Boeing's 767 program is changing the way it builds airplanes. The program moved a 767-400ER (extended range) jetliner, in a nose-to-the-door configuration, to simulate how airplanes will be built in the future in the factory in Everett, Wash. Use of a moving line allows the jetmaker to improve quality, reduce costs, while shortening the time it takes to deliver airplanes to its airline customers.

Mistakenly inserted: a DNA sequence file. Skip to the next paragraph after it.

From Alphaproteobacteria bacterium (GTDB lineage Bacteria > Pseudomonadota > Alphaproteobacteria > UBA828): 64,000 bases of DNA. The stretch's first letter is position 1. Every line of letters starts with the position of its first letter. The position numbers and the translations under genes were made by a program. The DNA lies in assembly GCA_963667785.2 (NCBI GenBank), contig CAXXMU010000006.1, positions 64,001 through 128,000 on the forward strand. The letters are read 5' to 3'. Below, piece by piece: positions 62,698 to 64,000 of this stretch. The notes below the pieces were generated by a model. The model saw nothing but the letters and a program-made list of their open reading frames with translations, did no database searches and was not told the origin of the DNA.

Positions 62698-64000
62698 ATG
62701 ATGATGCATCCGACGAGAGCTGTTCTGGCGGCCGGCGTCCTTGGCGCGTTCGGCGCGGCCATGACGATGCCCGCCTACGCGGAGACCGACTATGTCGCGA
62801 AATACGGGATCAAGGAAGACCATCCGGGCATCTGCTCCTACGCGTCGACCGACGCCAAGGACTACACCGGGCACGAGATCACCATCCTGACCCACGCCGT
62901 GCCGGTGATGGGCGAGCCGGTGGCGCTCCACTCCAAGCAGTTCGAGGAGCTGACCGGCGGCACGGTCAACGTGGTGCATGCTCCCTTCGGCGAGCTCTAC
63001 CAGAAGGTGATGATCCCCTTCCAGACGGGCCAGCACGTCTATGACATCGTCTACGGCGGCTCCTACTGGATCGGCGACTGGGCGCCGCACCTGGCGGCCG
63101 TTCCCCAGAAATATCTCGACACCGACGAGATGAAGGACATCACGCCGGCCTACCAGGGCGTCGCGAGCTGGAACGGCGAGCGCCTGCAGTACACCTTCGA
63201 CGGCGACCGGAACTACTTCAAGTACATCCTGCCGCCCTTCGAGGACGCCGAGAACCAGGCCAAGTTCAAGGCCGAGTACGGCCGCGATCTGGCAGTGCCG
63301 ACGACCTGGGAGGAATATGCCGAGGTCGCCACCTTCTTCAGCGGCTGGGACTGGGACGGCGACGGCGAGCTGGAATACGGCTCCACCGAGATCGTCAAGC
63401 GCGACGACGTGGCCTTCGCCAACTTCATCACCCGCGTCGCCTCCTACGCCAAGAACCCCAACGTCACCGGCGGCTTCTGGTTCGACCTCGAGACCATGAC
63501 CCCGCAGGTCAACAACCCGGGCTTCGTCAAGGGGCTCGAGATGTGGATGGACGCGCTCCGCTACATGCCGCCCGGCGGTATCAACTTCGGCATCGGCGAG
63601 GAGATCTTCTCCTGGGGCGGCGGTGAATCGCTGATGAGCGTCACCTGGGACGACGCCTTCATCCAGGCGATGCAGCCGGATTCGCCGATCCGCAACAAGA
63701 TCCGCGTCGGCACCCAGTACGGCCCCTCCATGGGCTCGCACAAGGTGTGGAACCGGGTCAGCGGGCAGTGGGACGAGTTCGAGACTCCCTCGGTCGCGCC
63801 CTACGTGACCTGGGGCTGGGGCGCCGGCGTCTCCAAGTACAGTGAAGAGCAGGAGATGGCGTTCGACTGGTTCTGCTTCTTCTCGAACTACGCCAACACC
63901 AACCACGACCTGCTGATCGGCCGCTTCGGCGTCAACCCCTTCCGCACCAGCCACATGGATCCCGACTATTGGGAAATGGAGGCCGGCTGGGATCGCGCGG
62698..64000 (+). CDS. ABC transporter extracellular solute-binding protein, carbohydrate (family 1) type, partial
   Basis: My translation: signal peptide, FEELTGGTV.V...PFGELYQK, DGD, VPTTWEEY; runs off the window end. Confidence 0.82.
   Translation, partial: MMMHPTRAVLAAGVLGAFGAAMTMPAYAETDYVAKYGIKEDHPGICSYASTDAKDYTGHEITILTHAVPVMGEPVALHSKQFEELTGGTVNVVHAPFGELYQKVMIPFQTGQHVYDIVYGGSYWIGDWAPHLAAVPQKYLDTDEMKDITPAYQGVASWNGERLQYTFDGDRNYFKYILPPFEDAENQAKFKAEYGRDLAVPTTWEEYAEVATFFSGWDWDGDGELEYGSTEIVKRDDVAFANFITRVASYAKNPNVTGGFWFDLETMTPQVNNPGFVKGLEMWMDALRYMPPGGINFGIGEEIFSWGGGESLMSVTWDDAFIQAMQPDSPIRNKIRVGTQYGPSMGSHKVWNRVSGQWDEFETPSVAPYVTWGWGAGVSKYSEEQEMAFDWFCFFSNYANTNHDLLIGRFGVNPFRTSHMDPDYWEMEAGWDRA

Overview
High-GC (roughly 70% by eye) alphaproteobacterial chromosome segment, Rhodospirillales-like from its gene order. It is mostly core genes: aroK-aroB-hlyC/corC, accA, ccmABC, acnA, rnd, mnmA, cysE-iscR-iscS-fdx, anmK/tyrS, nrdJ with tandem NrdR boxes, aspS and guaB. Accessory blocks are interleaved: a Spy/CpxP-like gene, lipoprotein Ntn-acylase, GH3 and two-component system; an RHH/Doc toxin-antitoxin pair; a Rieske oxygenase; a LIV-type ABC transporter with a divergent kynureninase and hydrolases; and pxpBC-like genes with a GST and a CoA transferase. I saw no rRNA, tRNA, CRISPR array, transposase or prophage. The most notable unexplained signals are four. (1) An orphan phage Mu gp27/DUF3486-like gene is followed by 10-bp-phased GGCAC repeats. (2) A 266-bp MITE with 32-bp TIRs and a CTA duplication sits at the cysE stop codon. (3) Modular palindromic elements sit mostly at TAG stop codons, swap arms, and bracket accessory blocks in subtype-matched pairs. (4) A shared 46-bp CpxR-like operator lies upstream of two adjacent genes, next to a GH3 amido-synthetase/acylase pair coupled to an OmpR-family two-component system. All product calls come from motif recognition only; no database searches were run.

The moving line and related changes were adapted from automotive lean manufacturing methods in Japan. And while moving lines in airplane production are not new, what is new is the fusion of moving lines with lean manufacturing techniques. A continuously moving assembly line slowly moves products from one assembly team to the next. This technique keeps production moving at a steady pace, allowing employees to gauge status at a glance and reduce the amount of work-in-process inventory
Continuous Innovation - 767 Program Begins Moving-Line Process